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Jean-Baptiste Salaville


  1. Annales patriotiques et littéraires journalist
  2. Défense du peuple anglais sur le jugement et la condamnation de Charles Premier, roi d'Angleterre, par Milton: Ouvrage propre à éclairer sur la circonstance actuelle où se trouve la France. Réimprimé aux frais des administrateurs du département de la Drôme translation has paratext translator
  3. La Décade philosophique, littéraire et politique journalist
  4. Théorie de la royauté, d’après la doctrine de Milton. Par le comte de M******* translation has paratext has other edition translator
  5. Théorie de la royauté d'après les principes de Milton, avec sa Défense du peuple, par Mirabeau translation translator


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Jean-Baptiste Salaville (Saint-Léger-de-Peyre, 1752-Paris, 1832) was a revolutionary, journalist, man of letters and translator.

Salaville was one of the many intellectuals of the second plan who were active in the Revolution. We are not informed in detail about his life since he has largely been forgotten by later historians. Only recently is he being rediscovered as a contributor to the revolutionary political debate, especially under the Directory. Salaville was a patriot and a convinced democrat. He moved in the circles of Mirabeau, probably acting as his secretary. He co-edited his Lettres à mes commettants along with Étienne Clavière and Jean-Baptiste Say. It was also for Mirabeau that he wrote Théorie de la royauté, d’après la doctrine de Milton (1788; 1789), which was published with a long introduction by his patron. In 1789 Salaville wrote a treatise on the ‘vices’ of the French monarchy and the necessity of a constitution. He was close to the Girondins and frequented the salon of Helen-Maria Williams. He was an editor of Sébastien Mercier’s Annales patriotiques et littéraires and probably collaborated to the Décade philosophique.

He returned to the subject of English republicanism in his De la Révolution française, comparée à celle de l’Angleterre (1798), positing the essential difference between the French Revolution and the English Revolution of 1640. His concern in doing so was to dispel any hope of the monarchists for a restoration of monarchy in France. By that time his thinking had undergone a profound evolution; he now counted as one of the ‘philosophes’ of the Directory. He was among the ‘democratic republicans’ who worked for a leftist reform of the regime. He laid out his ideas in his most important theoretical treatise L’Homme et la société, ou nouvelle théorie de la nature humaine et de l’état social (1798). Reconsidering the theoretical base of the social contract, he proposed a way out of the crisis of the French Republic by rooting his moral philosophy of liberty in natural law rather than in contractualism. His work did not receive much attention at the time and soon became irrelevant as the Directory made way for the Consulate and the Empire, which he silently opposed. In 1817, however, it was praised by Benjamin Constant. Salaville also published on mesmerism and (after 1800) on duelling, the death penalty, the relation between humans and animals and the perfectibility of social relations. He died of cholera in 1832.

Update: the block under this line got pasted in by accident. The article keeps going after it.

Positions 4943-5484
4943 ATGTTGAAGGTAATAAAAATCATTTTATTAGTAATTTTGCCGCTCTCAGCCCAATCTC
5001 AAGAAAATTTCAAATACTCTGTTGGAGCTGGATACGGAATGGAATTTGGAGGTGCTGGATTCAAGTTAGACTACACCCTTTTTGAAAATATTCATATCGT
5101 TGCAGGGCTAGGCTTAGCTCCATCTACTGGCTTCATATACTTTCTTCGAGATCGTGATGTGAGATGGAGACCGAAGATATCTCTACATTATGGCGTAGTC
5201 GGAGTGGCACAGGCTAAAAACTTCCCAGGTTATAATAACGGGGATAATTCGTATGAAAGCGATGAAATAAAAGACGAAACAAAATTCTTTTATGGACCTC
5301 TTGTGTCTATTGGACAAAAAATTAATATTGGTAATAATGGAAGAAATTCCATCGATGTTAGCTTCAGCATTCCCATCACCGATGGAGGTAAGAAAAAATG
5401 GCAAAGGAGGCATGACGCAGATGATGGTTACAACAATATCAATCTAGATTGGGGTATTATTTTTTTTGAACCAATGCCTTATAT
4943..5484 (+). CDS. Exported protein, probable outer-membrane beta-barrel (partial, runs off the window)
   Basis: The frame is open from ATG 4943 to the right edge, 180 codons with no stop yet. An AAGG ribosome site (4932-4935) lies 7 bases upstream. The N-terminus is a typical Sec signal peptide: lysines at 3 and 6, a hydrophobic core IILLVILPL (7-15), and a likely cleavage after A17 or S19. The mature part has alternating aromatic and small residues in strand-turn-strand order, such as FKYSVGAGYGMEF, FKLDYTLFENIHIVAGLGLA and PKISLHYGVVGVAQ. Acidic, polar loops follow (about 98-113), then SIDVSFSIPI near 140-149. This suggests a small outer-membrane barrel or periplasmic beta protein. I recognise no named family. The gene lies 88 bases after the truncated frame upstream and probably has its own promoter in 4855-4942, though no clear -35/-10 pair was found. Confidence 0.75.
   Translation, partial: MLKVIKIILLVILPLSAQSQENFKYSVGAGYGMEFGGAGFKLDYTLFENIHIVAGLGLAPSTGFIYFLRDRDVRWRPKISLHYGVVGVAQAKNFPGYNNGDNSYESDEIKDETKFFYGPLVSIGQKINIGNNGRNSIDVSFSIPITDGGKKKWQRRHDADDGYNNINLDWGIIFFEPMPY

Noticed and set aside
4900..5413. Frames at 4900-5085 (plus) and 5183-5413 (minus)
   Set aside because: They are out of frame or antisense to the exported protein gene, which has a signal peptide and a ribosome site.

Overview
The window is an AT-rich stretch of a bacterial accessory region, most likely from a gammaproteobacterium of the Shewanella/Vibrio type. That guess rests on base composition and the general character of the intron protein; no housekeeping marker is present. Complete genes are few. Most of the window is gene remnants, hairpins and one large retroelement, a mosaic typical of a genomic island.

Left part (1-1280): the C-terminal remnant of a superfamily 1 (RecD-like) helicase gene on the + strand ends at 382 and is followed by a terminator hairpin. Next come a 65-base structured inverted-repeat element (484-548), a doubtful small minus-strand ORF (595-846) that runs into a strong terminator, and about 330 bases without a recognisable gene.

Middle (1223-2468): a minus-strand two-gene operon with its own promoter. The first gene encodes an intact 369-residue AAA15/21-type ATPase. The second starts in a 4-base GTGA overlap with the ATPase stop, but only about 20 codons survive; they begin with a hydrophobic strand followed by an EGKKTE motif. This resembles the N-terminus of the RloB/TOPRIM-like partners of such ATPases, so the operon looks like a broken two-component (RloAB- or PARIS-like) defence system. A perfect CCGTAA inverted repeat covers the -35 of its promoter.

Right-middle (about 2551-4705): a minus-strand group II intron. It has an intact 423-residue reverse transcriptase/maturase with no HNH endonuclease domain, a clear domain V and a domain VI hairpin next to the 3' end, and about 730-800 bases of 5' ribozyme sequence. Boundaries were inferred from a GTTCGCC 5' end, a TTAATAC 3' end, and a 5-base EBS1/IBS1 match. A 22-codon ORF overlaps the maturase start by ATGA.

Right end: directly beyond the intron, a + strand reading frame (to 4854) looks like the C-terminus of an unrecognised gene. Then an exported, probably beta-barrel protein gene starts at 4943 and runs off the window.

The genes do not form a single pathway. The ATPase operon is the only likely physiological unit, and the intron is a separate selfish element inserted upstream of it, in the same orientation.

Salaville’s translations have not been numerous. His literary work comprised the translation of the complete works of Lawrence Sterne. The political translation that he is most remembered for today is his Théorie de la royauté, d’après la doctrine de Milton. Along with Théophile Mandar’s translation of The Excellencie of a Free State (which cites Théorie de la royauté work in its preface), this translation was important for Milton’s revival in the context of the revolutionaries’ interest in English republicanism prior to the debates over the Constitution. The exact contributions of Salaville and Mirabeau respectively are hard to establish. It is supposed that Salaville translated the text while Mirabeau authored the lengthy introduction to Milton and his works that serves as preface. Interestingly, Mirabeau included a long extract from his translation of Milton's Areopagitica, which had appeared not long before as Sur la liberté de la presse, (1788).

The book was favourably reviewed in Révolutions de France et de Brabant. Demoulins commented that it was ‘an imitation rather than a translation’. This is confirmed by Mirabeau in his introduction where he writes that he has ‘extracted the political principles from the details of circumstances and verbose erudition in which they were drowned’ and that he had mainly (but not exclusively) based himself on Milton’s A defence of the people of England (1691, first published in Latin as Pro populo Anglicano defensio, 1651). Salaville’s translation acquired a new relevance when it was republished in 1792 (without Mirabeau’s introduction) by order of the council of the Drôme department under the title Défense du peuple anglais sur le jugement et la condamnation de Charles Premier, roi d'Angleterre, par Milton. Ouvrage propre à éclairer sur la circonstance actuelle où se trouve la France. This time, the goal was to convince the public of the necessity of Louis XVI’s conviction.




R.N. Fasel, ‘The Old “New” Dignitarianism’, Res Publica 25 (2019), p. 531–552.

Minchul Kim, ‘Sociability, Natural Jurisprudence, and Republicanism in the French Revolution: Jean-Baptiste Salaville’s Empiricist Science of the Legislator’, French Studies, Volume 72 (2018/4), p. 505–520.

James Livesey, Making Democracy in the French Revolution (Cambridge, Mass.: Harvard University Press, 2001).

J.M. Quérard, La France littéraire, ou dictionnaire biographique, p. 484.